Pen­tagon be­gins plan­ning for mas­sive bud­get cuts

Austin American-Statesman - - THE SECOND FRONT - By Lolita c. Baldor

WASHINGTON — The De­fense De­part­ment has be­gun plan­ning for the roughly $500 bil­lion in per­son­nel and pro­gram cuts over a decade that will be needed if Congress and the White House fail to reach a deal that would avoid the dou­ble hit of tax hikes and spend­ing cuts dubbed the “fis­cal cliff.”

De­part­ment spokesman Ge­orge Lit­tle said the cuts would be “dev­as­tat­ing to our na­tional de­fense.”

As the White House and mem­bers of Congress con­tinue to wran­gle over how best to find as much as $1.2 tril­lion in sav­ings over the next 10 years to avert the fis­cal cliff, Lit­tle said the Pen­tagon started more de­tailed dis­cus­sions this week on how to slash 9.4 per­cent of its bud­get across the board.

He said cuts that deep could force the de­part­ment to throw out its new mil­i­tary strat­egy, and cut weapons and tech­nol­ogy pro­grams, and it could ham­per the de­part­ment’s abil­ity to pro­vide for its troops and their fam­i­lies.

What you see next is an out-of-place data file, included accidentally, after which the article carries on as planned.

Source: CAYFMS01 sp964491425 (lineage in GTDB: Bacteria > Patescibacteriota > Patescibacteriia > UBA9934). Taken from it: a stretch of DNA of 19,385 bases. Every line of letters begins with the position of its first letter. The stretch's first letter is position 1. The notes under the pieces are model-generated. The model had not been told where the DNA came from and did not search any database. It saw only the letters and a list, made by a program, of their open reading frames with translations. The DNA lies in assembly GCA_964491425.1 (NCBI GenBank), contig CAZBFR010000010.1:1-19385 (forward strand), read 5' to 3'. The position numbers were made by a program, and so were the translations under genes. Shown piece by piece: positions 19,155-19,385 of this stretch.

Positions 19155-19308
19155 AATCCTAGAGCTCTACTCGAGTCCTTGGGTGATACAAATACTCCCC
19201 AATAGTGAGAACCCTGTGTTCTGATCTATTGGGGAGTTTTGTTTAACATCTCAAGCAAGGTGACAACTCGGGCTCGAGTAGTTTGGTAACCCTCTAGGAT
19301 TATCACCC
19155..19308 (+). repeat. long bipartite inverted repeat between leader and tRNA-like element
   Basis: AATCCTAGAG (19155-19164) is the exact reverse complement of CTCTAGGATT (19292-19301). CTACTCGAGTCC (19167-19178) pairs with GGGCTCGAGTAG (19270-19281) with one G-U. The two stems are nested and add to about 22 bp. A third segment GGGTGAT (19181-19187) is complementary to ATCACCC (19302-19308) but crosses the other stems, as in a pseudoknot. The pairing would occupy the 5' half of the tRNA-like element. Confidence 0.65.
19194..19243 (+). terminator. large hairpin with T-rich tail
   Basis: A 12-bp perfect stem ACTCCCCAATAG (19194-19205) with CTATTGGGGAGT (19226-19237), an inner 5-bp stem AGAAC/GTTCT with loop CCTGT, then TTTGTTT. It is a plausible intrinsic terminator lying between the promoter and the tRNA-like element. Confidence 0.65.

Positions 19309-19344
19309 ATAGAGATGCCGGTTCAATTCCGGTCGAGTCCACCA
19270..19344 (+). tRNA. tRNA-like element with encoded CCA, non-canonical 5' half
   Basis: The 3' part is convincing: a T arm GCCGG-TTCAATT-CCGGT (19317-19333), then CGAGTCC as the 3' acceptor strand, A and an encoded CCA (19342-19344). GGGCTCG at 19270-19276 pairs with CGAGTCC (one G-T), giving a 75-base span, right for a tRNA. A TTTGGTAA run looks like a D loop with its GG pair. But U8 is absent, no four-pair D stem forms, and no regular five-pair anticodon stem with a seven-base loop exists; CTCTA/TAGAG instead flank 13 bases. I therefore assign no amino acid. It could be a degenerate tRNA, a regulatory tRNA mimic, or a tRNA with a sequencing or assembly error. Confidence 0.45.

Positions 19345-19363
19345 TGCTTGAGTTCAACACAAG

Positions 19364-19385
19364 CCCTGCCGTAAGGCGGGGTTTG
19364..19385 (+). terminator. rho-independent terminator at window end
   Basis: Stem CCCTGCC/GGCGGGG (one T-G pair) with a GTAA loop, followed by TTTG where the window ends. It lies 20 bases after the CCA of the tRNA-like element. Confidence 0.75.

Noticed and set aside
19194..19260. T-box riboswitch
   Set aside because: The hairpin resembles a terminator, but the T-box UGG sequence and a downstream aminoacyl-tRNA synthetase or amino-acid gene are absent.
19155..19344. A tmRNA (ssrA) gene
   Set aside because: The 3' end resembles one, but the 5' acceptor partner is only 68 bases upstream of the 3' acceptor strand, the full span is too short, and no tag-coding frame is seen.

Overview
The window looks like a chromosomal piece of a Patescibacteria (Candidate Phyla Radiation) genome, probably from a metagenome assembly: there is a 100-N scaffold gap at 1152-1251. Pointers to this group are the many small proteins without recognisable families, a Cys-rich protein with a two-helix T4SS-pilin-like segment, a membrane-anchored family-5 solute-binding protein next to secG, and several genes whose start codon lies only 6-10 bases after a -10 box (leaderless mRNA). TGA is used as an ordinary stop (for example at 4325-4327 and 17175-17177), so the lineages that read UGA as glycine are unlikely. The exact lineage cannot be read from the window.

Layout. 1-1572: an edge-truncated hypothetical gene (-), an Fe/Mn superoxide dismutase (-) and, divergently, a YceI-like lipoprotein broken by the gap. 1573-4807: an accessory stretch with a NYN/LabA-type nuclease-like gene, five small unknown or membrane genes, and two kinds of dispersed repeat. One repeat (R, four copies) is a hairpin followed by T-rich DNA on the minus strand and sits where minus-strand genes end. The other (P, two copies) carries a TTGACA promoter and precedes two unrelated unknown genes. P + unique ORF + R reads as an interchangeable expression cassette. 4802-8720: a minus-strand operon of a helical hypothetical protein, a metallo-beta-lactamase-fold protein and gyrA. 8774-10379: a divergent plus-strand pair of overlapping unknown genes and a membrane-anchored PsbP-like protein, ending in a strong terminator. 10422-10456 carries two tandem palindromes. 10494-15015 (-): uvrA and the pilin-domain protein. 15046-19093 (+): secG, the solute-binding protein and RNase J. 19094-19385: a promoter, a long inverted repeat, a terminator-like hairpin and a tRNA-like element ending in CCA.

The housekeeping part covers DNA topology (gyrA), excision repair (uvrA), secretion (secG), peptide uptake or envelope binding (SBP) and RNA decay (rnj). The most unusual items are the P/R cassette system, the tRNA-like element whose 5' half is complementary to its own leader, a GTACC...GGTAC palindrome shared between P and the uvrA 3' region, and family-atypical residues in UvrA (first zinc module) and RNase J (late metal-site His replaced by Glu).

The de­part­ment also is be­gin­ning to fig­ure out how it will pre­pare and in­form about 3 mil­lion mil­i­tary, civil­ian and con­tract work­ers about the cuts, if they oc­cur.

For months, Pen­tagon of­fi­cials have in­sisted they were not plan­ning for the mas­sive bud­get cuts that would au­to­mat­i­cally kick in af­ter the first of the year if the White House and Congress doesn’t strike a deal. But with less than a month to go and no deal in sight, those eval­u­a­tions have be­gun in earnest.

Ac­cord­ing to guid­ance sent out by the White House Of­fice of Man­age- ment and Bud­get, the Pen­tagon will have to slice nearly 10 per­cent off more than 80 ac­counts, in­clud­ing more than $4 bil­lion off Air Force air­craft and main­te­nance, $2.1 bil­lion off Navy ship­build­ing; and $6.7 bil­lion off Army op­er­a­tions.

If the White House and law­mak­ers are able to avoid the fis­cal cliff, the mil­i­tary still likely will be look­ing at as much as an ad­di­tional $10 bil­lion to $15 bil­lion in cuts in pro­jected de­fense spend­ing each year for the next decade. It’s a prospect that Repub­li­cans rec­og­nize is the new re­al­ity, with wars in Iraq and Afghanistan end­ing and deficits de­mand­ing deep cuts.

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